Posted: June 3, 2011 Filed under: Uncategorized
Today I rode over to Vanilla Bicycles on SE Powell Blvd, Portland.
Vanilla's front door, also home to Coat, their in-house painting and powdercoating company, and Speedvagen, their racing bike wing.
Vanilla was established in 1999 by Sacha White, and the painting/powdercoating facility was launched about 5 years ago. There are 7 employees, some of whom are part-time.
Vanilla make lugged and fillet-brazed frames, whereas the Speedvagen bikes are all tig welded.
I was particularly interested in the painting side of things here, so I asked my guide Mike if he would show me around.
Final frame prepping area before painting. Any masking or final finishing of the metal is done here before the frames are painted/coated.
Powder coat oven.
Some frames in the paint room.
Mike shows me the paint templates for the Vanilla logo. The different sized text width is so that the lettering can be one colour, and then another smaller template can be lined up over the first one and sprayed a different colour to give the appearance of a border. Vanilla use no decals or stickers, only paint.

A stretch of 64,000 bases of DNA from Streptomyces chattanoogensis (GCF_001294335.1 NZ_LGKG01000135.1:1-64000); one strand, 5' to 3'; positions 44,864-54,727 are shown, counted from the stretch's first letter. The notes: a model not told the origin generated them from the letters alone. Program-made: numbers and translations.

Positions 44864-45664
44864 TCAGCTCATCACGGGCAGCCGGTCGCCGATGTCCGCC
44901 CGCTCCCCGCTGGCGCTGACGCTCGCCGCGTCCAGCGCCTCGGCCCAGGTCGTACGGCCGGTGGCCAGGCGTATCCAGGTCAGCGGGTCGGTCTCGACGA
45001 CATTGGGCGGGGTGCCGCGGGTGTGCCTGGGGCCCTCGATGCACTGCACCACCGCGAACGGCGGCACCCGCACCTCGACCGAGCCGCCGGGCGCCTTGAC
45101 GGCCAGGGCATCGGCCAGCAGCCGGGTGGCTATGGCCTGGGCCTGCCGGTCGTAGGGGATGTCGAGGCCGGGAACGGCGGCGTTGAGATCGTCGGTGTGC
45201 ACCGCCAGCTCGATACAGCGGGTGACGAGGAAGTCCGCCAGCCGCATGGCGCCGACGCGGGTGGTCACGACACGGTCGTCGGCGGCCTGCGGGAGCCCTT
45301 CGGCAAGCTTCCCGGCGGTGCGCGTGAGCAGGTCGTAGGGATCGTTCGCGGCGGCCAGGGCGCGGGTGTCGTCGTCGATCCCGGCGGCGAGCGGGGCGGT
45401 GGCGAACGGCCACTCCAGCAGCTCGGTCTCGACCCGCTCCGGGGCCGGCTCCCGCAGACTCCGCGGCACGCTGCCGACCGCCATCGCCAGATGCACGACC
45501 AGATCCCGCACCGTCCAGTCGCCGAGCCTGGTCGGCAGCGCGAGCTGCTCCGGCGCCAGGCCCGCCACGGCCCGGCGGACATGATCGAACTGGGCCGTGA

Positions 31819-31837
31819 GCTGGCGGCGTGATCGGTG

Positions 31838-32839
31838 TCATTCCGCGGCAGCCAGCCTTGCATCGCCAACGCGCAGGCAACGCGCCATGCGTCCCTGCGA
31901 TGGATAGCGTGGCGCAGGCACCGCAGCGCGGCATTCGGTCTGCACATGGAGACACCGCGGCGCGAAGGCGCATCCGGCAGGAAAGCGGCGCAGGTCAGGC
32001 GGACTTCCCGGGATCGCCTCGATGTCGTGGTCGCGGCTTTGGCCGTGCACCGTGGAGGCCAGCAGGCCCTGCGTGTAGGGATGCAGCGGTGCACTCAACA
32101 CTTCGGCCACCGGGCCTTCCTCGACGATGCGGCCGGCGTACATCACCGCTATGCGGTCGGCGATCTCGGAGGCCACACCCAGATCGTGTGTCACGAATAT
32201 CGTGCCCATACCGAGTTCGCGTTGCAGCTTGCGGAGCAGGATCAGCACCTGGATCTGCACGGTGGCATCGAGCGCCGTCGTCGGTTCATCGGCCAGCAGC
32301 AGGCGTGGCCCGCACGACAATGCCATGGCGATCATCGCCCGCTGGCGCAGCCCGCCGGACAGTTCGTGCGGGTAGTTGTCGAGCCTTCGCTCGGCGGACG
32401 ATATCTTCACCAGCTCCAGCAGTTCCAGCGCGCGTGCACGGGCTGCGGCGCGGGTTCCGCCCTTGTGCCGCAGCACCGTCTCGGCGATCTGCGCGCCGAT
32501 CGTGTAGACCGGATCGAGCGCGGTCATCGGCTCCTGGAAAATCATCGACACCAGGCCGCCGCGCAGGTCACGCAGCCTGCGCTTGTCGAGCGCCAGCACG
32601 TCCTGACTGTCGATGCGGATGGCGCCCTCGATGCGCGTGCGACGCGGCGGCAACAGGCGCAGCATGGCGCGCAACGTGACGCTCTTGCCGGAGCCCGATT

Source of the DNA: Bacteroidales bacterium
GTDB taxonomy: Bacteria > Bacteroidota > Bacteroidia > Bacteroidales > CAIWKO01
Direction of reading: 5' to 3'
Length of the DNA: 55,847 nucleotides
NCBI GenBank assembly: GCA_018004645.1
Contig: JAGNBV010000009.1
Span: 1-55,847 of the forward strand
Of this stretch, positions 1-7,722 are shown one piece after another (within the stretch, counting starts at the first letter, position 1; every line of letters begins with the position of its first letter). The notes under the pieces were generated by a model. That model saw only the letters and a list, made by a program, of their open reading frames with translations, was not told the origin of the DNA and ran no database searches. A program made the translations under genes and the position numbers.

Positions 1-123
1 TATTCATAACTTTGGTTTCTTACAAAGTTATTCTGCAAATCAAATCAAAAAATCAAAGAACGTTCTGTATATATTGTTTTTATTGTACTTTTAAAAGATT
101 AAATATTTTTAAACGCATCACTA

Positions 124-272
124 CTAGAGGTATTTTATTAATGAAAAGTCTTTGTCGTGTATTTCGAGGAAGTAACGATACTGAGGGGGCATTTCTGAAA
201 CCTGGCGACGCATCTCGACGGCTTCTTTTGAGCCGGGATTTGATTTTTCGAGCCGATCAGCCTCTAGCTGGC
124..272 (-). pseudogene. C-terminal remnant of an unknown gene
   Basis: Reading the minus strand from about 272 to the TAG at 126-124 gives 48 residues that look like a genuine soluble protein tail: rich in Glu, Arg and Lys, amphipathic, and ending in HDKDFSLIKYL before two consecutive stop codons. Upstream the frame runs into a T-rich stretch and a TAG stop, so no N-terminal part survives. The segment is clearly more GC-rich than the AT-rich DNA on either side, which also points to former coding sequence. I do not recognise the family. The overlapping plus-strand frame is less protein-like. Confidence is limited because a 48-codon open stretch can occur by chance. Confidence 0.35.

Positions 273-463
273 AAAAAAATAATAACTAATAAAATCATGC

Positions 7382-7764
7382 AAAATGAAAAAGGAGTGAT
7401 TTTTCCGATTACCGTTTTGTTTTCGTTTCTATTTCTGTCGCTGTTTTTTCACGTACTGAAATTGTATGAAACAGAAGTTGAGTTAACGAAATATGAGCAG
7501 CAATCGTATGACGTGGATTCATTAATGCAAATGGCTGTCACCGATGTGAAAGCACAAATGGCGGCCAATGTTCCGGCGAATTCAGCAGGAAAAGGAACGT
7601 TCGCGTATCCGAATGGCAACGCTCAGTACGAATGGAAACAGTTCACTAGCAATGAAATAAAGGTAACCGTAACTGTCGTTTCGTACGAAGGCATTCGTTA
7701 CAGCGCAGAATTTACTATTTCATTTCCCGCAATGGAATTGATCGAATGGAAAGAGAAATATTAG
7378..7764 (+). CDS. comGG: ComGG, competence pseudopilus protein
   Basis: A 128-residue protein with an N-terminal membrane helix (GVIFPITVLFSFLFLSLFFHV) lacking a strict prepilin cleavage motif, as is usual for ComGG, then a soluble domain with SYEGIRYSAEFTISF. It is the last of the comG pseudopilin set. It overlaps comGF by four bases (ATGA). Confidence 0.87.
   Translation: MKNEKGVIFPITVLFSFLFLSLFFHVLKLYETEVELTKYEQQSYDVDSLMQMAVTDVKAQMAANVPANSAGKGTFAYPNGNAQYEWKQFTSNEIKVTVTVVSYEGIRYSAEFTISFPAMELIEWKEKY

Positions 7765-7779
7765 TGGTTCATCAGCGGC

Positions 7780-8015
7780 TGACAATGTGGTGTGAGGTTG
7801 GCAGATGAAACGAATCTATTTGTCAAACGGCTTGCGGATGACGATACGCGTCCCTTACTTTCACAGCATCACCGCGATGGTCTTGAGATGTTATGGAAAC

Fender (mudguard!) painting jig. The wheel can spin freely.
Paint & powder spraybooth.
Through-draft ventilation system (this is on the ceiling).
Paint curing booth.
DuPont Chromabase paints. Automotive industry standard, and the official paint of NASCAR.
Mike showed me how each pot is automatically stirred at the touch of a button a couple of times a day, to stop the paints from settling too much.
This gigantic frame was in to be painted. The owner is a basketball player.
Something is being done here, but I can't remember what.
Vanilla’s in-house painting & powder coating facilities serve many of the local frame builders.
Here are some more pictures from my visit to Vanilla:
Bridgeport milling machine. Of course.
Anvil tube mitring fixture mounted on a horizontal mill.
Finished frame with V for Vanilla dropout.
This seatpost system will be attached with a metal shim.
Vanilla fitting area.
The latest Speedvagen, with Shimano Di2 electronic gear shifting.
Close-up of Di2 front derailleur.